In a slick but engaging new film due on Netflix June 14, the star frames her struggles and triumphs against the backdrop of the 2020 Super Bowl.
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Jennifer Lopez in Halftime

Halftime (2022 movie)

B

Halftime, the new Jennifer Lopez documentary that opened the Tribeca Film Festival tonight, closes with a list of stats, a sort of career-high PowerPoint: 80 million records sold, 350 million social media followers, $5 billion generated in sales "as a brand." It's an odd choice considering the 90 minutes of carefully curated intimacy that precede it, as if we needed to be reminded of her resumé after watching the movie — or stranger still, as if the mere fact of its existence needs to be justified at all. Lopez has been a superstar for nearly three decades now, floating in an echelon so rarified that even her nickname is a globally recognized trademark. And like other superstars — Kanye, Taylor Swift, Billie Eilish, Beyoncé — she has taken advantage of the recent boom in a genre that is less traditional documentary than a new form of auto-biopic: not entirely under the artists' control, maybe, but very much crafted to the contours of the story they choose to tell.

In that sense, Halftime is often hagiography, but a keen and sympathetic one too, designed to humanize a tabloid-headline life and remind us once again that where she comes from (the Block, the boogie-down Bronx) is as integral to her success as beauty or talent or sheer tenacity. Perhaps more explicitly than ever before, it also connects those facts to her struggles: the micro- and macro-aggressions that have greeted her daily as a Latina and a woman of a certain age in show business; the opportunities offered provisionally, or not at all. The two that dominate here are her Oscar snub for Hustlers, the 2019 movie hit whose glittery veneer of strip-club striving and criming were clever cover for a class-conscious feminist drama, and her 2020 Super Bowl performance, a seeming triumph whose backstage clashes with corporate overlords turn out to be depressingly retrograde.

Halftime
Jennifer Lopez in 'Halftime'
| Credit: Netflix

Casting herself as the little guy is an unlikely look for Lopez, whose public persona has long been synonymous with a kind of jet-set romance and unattainable, almost old-fashioned glamour not seen since the heyday of Elizabeth Taylor. The J.Lo origin story will be familiar to any casual fan: the working-class Bronx childhood, the humble beginnings as a Fly Girl, the breakout in the 1997 biopic Selena and the wild multi-hyphenate ride that followed. Still, it's shocking to be reminded of some of the headlines that accompanied her rise — derisive comments about her body and her love life and her perceived lack of talent that often crossed the line from crass to blatantly disrespectful and cruel, if not outright racist. (Billy Bush asking, with a lacrosse-captain smirk, "How do you feel about your butt?" is a lowlight; Letterman's cracks aren't much better.)

Lopez speaks directly to the camera about all that as montages and supporting clips fly past, as do associates like her manager Benny Medina, who minces few words when it comes to the NFL's decision to double-book the halftime show as a co-bill with Shakira — a job historically handled solo, even by artists with far fewer hits or demographic appeal. But a lot of the film is also consumed with the daily work of la vida Lopez — shot by director Amanda Micheli (Vegas Baby, Cat Dancers) in a style that is too polished to feel fly-on-the-wall, though it's still compelling to witness the grind up close, and be reminded of the heavy logistical work and sweat equity that goes into making it look easy. The movie draws a clear line, too, between Lopez's creative choices for the performance — the cape made of American and Puerto Rican flags, the little girls confined in light cages — and her attunement to the divisive politics of the times, often personified on screen by the presence of Donald Trump.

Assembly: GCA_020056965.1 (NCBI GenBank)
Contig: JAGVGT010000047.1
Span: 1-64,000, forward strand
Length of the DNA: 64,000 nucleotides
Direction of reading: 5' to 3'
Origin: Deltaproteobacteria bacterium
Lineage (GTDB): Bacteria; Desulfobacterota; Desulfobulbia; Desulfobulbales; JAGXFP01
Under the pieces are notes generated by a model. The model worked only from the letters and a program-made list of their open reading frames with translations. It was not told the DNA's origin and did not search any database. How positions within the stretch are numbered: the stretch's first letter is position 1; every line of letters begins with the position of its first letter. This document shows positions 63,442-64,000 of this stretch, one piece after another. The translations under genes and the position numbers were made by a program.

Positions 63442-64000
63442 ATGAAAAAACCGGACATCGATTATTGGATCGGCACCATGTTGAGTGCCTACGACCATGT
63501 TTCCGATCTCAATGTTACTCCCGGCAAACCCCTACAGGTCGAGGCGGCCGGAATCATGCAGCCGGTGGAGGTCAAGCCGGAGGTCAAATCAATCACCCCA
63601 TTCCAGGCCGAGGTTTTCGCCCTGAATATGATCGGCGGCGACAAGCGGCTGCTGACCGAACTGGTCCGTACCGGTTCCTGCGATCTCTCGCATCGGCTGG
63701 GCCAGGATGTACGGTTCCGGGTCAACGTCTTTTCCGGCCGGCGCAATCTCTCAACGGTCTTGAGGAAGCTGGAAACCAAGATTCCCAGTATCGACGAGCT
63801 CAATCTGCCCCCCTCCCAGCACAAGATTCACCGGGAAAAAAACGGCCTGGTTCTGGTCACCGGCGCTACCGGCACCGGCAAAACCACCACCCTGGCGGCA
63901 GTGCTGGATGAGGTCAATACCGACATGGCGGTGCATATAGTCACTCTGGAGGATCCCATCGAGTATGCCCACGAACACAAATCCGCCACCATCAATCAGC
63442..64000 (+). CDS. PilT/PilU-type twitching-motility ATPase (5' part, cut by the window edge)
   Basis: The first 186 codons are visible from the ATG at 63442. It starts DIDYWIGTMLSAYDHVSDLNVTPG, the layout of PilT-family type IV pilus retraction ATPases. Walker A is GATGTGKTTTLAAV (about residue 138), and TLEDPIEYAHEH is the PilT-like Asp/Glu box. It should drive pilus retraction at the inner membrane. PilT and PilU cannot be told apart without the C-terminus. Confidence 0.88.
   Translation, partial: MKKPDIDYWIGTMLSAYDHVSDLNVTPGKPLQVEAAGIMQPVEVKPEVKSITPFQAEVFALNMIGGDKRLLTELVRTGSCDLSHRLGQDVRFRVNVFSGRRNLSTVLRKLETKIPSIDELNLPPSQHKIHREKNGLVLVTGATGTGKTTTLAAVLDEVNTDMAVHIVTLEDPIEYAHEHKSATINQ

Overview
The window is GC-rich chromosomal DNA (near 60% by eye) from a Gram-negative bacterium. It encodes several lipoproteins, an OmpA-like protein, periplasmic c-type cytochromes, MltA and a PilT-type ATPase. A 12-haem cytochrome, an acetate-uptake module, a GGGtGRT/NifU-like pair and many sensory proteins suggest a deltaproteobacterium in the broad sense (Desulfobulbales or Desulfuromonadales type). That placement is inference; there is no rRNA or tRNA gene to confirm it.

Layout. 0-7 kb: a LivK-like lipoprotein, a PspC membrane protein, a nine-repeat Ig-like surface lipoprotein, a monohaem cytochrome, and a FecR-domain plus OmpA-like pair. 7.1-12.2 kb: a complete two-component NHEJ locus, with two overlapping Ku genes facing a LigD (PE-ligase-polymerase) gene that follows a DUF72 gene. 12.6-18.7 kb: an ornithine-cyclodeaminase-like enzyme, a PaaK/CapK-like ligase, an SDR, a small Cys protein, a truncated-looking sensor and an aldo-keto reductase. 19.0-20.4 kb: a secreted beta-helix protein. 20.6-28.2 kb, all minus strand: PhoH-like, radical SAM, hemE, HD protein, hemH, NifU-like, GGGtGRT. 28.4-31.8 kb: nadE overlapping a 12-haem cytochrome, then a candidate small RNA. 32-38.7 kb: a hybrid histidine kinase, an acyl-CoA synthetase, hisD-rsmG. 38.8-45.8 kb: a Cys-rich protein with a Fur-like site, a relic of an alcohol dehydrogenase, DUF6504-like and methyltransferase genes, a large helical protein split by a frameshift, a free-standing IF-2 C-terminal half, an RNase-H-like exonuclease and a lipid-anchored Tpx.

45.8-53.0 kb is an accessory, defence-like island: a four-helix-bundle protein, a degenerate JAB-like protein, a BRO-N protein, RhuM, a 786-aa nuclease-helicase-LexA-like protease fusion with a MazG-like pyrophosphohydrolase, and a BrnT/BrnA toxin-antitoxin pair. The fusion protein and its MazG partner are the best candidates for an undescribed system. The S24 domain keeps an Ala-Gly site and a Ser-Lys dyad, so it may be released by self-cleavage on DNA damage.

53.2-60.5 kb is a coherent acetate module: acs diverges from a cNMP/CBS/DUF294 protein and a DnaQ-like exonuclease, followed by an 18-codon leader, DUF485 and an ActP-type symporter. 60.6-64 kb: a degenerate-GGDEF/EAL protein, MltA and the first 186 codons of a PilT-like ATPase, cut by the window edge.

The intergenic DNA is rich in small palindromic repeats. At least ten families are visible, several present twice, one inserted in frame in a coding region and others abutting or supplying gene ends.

Micheli doesn't always seem to trust that the audience will follow along without steering them via bright narrative arrows and emotional cues; there's a tendency to rush to fit things neatly in their good and bad boxes, and smudge out the grays in between. And Lopez is rarely lit in anything other than her own luminosity, even in scenes where she is stripped of hair and makeup: She's tough but tender, commanding and nurturing, larger than life but down to earth. (Stars, they're just like an impossibly amplified version of us!) If the messaging isn't always subtle, though, that often seems to be the point. "This is a dark subject matter," she says of her ongoing battle to convey her themes of equality and inclusion with the light cages, among other tense negotiations with the NFL. "But if we can get it across in a beautiful way where it's soft and it can be received, then maybe more people get the message." If she were soft, we know, she wouldn't be here. With Halftime, though, the shiny carapace of stardom is peeled back at least a little bit, and exactly on her terms. From Lopez, would you expect any less? Grade: B

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Jennifer Lopez in Halftime
Halftime (2022 movie)

Jennifer Lopez offers a behind-the-scenes look at her Super Bowl halftime show performance and her acting career in this intimate documentary.

 

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